Historical Perspectives On Contemporary Issues
Cameron Strang — Frontiers of Science
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In this podcast episode, we talk with Cameron Strang, author of Frontiers of Science: Imperialism and Natural Knowledge in the Gulf South Borderlands, 1500-1850
Cameron Strang takes American scientific thought and discoveries away from the learned societies, museums, and teaching halls of the Northeast and puts the production of knowledge about the natural world in the context of competing empires and an expanding republic in the Gulf South. People often dismissed by starched northeasterners as nonintellectuals--Indian sages, African slaves, Spanish officials, Irishmen on the make, clearers of land and drivers of men--were also scientific observers, gatherers, organizers, and reporters. Skulls and stems, birds and bugs, rocks and maps, tall tales and fertile hypotheses came from them. They collected, described, and sent the objects that scientists gazed on and interpreted in polite Philadelphia. They made knowledge.
Frontiers of Science offers a new framework for approaching American intellectual history, one that transcends political and cultural boundaries and reveals persistence across the colonial and national eras. The pursuit of knowledge in the United States did not cohere around democratic politics or the influence of liberty. It was, as in other empires, divided by multiple loyalties and identities, organized through contested hierarchies of ethnicity and place, and reliant on violence. By discovering the lost intellectual history of one region, Strang shows us how to recover a continent for science.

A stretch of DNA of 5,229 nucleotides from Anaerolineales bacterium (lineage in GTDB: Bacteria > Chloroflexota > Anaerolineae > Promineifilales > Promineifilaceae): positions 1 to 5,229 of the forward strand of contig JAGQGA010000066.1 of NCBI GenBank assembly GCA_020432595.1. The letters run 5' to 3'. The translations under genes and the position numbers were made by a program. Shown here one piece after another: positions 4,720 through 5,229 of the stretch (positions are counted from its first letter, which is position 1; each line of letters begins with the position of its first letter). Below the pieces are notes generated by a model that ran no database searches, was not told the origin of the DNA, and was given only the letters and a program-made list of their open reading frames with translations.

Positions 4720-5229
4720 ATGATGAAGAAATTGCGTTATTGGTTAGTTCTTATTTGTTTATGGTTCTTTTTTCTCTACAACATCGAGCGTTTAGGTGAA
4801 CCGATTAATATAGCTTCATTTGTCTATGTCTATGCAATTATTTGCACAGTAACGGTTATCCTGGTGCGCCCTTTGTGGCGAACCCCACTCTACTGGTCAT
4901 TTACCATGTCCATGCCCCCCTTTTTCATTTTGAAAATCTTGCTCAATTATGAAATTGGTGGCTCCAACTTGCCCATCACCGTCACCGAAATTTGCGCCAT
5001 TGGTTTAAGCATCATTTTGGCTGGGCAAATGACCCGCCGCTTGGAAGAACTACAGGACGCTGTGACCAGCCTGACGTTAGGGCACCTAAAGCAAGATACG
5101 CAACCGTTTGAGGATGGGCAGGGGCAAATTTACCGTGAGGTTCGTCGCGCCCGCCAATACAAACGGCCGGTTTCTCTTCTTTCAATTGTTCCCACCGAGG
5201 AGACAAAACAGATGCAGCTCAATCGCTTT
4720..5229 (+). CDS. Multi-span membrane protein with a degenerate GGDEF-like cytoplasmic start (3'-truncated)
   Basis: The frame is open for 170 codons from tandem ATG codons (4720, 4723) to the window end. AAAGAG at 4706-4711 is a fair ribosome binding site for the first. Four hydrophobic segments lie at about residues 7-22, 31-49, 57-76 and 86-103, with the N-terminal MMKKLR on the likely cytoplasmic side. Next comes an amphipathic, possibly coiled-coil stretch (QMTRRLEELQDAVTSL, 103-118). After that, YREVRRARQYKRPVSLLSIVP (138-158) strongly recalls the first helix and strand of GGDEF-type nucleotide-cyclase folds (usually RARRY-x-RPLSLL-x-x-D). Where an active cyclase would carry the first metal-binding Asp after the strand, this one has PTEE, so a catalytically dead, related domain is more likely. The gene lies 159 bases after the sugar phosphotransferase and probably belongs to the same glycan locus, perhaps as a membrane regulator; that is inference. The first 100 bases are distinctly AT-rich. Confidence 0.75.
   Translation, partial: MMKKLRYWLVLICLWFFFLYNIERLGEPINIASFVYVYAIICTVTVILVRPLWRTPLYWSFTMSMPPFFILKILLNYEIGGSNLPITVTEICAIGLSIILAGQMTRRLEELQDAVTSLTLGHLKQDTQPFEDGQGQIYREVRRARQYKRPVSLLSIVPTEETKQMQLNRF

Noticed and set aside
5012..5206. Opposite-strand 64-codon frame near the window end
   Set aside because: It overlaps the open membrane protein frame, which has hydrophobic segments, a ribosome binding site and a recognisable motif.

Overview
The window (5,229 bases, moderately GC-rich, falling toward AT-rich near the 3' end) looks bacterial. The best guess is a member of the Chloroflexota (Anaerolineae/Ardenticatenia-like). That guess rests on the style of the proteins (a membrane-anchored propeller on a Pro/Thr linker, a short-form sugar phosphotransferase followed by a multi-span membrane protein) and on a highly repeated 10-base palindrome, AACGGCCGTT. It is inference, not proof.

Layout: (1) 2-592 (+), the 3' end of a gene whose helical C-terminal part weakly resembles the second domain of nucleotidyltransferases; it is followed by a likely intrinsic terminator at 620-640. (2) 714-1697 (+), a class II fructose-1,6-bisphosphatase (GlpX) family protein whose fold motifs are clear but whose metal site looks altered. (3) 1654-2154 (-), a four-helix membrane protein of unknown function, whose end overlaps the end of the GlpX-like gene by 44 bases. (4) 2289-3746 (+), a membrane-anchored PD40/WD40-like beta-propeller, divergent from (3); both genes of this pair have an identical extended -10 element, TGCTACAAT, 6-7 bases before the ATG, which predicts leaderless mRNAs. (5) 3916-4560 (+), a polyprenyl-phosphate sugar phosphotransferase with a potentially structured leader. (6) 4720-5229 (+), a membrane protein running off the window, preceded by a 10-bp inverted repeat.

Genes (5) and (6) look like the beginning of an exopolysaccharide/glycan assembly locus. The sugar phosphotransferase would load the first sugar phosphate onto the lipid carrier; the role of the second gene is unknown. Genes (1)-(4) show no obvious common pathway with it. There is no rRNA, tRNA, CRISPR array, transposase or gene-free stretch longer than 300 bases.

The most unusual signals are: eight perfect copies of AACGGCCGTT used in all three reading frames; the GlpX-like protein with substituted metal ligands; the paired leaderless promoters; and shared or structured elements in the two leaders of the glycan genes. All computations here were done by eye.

Cameron Strang was a 2010 to 2011 Dissertation Research Fellow at the Consortium for History of Science, Technology and Medicine.
Cameron B. Strang is assistant professor of history at the University of Nevada, Reno.
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Some archival materials related to this topic include:
Violetta Delafield-Benjamin Smith Barton Collection, American Philosophical Society
Etats-Unis d'amerique, American Philosophical Society
Letters written to Judge Tait, 1829-1835, Drexel University Academy of Natural Sciences
Plan de l'habitation de Seu Jn. Bte. de Marigny. Pour servir au partage des heritiers, Newberry Library
See also recent work from our fellows:
AJ Blandford, Labor and the Visualization of Knowledge in American Geological Surveys